A Guide to Understanding Ultrasounds
Getting a routine pregnancy ultrasound is a good idea to keep track of baby’s growth and their health in the womb. Learn about this safe and helpful checkup.
What is Ultrasound?
Ultrasound uses sound waves at frequencies higher than the human ear can hear. The doctor or technician runs the pregnancy ultrasound transmitter across your abdomen aided by a greasy substance that improves sound conduction. These sound waves bounce back off your baby much like sonar waves locating a submarine. These echoes are detected by a receiver, and then a computer translates the sound into a picture of baby on a screen. The picture that it makes is called a sonogram.
The “Doptone” device used for detecting your baby’s heartbeat also uses ultrasound. The echoes are translated into the “swish-thump” you hear every month at your checkup. Other terms that refer to ultrasound include scan, sonogram, doppler (the physics term for the relationship between sound and the distance it travels), echo and electronic fetal monitoring.
Why and When is Ultrasound Used?
A pregnancy ultrasound gives your doctor vital information and allows parents to “see” their baby on a TV screen. By eight weeks the image resembles a lima bean with a pulse; by fifteen weeks the ultrasound image can show baby’s major organs; by the 20th week, the ultrasound pictures confirm the presence or absence of a penis, so the sex of your baby is apparent (though sometimes this is subject to misinterpretation). Ultrasound yields information that could influence how your pregnancy is managed and improve its outcome. (If you don’t want to know your baby’s sex, be sure to tell your doctor or ultrasound technician beforehand.)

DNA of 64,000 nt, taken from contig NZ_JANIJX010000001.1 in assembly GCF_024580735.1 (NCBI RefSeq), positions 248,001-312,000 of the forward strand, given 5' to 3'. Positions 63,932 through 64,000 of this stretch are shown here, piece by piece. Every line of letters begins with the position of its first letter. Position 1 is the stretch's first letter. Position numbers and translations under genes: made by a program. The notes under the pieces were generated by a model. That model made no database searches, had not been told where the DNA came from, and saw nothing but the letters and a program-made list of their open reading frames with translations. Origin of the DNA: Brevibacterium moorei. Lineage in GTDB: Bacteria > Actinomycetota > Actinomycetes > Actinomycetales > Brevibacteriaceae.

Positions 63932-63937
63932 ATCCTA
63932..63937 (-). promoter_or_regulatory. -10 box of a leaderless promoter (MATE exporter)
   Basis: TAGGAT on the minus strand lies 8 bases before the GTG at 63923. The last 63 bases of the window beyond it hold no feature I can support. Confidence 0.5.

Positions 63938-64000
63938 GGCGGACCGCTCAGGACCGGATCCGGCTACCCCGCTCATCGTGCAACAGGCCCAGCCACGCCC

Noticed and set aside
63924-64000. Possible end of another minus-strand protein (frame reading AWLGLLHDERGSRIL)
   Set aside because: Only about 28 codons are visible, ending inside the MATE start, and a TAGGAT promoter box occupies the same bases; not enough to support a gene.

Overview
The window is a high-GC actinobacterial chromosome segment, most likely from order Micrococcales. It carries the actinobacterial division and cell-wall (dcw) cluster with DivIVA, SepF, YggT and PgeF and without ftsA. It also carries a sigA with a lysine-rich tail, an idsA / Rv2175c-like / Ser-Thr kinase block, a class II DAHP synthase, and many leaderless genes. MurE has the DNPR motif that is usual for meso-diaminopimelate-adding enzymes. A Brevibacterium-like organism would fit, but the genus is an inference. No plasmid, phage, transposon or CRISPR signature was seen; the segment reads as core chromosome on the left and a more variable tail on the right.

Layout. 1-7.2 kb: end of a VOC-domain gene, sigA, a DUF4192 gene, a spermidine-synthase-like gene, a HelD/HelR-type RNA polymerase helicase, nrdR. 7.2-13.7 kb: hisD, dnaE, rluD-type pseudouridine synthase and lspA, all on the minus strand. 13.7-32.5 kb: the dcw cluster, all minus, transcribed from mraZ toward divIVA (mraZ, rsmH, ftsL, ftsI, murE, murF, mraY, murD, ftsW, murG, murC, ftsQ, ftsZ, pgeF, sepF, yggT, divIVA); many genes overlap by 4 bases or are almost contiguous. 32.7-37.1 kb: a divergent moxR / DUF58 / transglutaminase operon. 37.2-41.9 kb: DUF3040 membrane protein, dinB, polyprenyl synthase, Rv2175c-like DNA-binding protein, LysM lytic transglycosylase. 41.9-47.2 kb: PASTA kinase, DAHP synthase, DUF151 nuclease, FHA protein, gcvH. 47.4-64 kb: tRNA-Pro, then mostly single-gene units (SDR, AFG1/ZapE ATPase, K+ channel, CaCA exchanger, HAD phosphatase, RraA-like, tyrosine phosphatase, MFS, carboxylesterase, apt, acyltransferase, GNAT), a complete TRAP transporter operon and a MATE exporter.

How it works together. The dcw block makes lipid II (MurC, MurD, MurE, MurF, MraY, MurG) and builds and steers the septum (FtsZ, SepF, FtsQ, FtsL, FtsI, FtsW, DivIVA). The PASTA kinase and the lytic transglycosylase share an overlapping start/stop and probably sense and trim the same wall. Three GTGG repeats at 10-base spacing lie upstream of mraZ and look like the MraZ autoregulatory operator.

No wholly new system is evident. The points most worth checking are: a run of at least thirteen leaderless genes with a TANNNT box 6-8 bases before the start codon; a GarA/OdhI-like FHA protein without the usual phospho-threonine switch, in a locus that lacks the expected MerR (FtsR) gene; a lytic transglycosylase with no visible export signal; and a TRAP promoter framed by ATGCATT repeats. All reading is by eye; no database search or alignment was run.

When is the First Ultrasound Performed?
An ultrasound can be done at any point during pregnancy, and there have been no historical health issues associated with multiple ultrasounds during pregnancy. It is a diagnostic procedure to make sure your pregnancy is a healthy one. Most women typically get their first ultrasound during their second trimester, or between 18 and 20 weeks of pregnancy, although this can vary depending on your circumstances. Some women get an ultrasound before 12 weeks to confirm their due date. It is important to talk to your doctor to determine when the best time is right for you to get your first ultrasound.
12 Benefits of Getting an Ultrasound During Pregnancy
Getting an ultrasound during pregnancy is good for making sure baby is healthy and growing. Here are twelve benefits of pregnancy ultrasounds:
- Verify whether or not the mother is pregnant, when pregnancy tests and the usual signs of pregnancy are unclear.
- Detect a possible ectopic pregnancy.
- Obtain a more precise determination of baby’s gestational age when there is a discrepancy between uterine size and estimated due date. Getting an ultrasound during pregnancy in the first few months can accurately date baby’s gestation within 7 to 10 days. In later months it is not as accurate and is useless for dating the pregnancy.
- Evaluate baby’s growth if other signs, such as uterine size, suggest a problem.